California Rejects Tobacco Tax to Raise Money for Research

Rejected. California voters narrowly defeated a plan to raise tobacco taxes to pay for cancer research.

Yes on 29/Californians For A Cure

Voters in California yesterday narrowly rejected a ballot measure that would have increased the state tobacco tax by $1 a pack to raise an estimated $441 million a year for research on cancer and other tobacco-related illnesses. Had it passed, Proposition 29 would have made California one of the world's largest funders of cancer research. Supporters, led by the American Cancer Society and the Lance Armstrong Foundation, argued that the measure would also save thousands of lives by discouraging smoking.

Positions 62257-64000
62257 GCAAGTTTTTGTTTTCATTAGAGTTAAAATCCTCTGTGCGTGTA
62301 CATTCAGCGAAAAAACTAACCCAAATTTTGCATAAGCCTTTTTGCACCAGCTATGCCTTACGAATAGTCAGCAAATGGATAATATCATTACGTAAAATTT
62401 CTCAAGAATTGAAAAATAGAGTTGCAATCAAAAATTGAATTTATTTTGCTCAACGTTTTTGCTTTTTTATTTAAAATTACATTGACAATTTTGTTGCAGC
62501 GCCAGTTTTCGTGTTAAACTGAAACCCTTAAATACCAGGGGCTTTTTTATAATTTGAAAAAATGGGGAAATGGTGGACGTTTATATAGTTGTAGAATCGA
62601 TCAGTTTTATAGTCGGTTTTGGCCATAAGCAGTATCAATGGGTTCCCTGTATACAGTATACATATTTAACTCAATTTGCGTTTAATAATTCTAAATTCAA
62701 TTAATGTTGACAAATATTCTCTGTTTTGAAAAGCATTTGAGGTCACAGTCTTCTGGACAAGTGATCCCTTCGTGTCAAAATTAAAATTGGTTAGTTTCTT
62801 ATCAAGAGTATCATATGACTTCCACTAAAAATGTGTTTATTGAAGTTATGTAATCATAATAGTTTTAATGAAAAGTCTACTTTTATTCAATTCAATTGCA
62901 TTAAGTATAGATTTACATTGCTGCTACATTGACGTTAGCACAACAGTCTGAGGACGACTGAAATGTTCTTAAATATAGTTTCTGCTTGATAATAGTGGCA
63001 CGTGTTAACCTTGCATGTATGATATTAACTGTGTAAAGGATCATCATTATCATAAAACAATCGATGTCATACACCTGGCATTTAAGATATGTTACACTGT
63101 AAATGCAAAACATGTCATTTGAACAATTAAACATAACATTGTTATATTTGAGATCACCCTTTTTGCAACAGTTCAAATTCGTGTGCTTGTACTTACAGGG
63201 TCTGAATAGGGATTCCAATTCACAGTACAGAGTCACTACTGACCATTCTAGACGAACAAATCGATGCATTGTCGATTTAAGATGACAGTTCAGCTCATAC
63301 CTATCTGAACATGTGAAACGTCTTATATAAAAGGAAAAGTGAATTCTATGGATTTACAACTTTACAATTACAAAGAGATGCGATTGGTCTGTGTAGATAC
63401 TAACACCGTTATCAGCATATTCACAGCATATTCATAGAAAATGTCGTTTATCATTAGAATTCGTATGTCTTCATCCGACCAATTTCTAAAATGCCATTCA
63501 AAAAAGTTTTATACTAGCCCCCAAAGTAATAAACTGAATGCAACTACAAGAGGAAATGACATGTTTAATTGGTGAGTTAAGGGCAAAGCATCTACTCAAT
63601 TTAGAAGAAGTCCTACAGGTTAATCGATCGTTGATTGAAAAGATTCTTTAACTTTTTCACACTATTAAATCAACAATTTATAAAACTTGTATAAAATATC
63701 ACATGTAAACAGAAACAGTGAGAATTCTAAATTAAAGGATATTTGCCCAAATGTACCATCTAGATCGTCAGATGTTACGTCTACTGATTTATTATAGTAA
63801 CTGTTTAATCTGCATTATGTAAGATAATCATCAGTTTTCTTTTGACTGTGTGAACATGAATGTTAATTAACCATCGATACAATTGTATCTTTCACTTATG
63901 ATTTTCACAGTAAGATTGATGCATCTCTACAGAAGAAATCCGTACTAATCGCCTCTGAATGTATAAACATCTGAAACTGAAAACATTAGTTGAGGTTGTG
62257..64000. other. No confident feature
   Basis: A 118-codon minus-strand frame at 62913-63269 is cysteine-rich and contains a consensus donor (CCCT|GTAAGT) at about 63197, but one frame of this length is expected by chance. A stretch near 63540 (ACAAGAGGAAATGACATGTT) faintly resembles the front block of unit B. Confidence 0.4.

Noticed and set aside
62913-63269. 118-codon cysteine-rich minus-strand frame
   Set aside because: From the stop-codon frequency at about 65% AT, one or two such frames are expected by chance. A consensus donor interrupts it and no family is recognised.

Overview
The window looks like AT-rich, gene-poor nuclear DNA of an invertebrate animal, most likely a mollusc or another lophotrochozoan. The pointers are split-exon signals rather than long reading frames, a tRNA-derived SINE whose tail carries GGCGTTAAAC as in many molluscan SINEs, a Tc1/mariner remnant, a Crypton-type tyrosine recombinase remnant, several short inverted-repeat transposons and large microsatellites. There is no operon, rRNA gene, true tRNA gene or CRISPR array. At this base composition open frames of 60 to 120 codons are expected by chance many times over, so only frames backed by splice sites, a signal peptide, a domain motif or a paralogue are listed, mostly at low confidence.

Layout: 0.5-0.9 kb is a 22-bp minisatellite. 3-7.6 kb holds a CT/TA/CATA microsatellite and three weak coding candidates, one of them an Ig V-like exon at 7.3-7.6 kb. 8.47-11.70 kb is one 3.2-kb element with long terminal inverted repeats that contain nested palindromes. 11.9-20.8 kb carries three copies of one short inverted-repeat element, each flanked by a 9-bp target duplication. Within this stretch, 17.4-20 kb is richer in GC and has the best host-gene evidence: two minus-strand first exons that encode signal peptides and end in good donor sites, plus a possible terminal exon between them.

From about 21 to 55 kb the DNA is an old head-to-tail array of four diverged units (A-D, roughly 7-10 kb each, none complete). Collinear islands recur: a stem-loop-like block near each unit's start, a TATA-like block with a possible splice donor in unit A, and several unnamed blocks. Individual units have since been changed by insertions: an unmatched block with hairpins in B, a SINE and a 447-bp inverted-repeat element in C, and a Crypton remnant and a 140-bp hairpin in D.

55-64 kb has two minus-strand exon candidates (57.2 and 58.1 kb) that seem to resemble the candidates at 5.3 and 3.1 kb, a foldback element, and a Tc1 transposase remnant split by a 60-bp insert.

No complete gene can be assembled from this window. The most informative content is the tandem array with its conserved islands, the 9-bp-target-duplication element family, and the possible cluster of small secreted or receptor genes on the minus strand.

A poll in late March found that 68% of likely voters supported the measure, but that was before tobacco companies and other opponents mounted a vigorous campaign against it. Opponents raised nearly $47 million to defeat the measure, including $27.5 million from Philip Morris alone. Television and radio ads portrayed the measure as creating a burdensome bureaucracy that would do nothing to help the state's budget woes.

At the polls yesterday, 49.2% of voters supported Proposition 29, and 50.8% voted against it.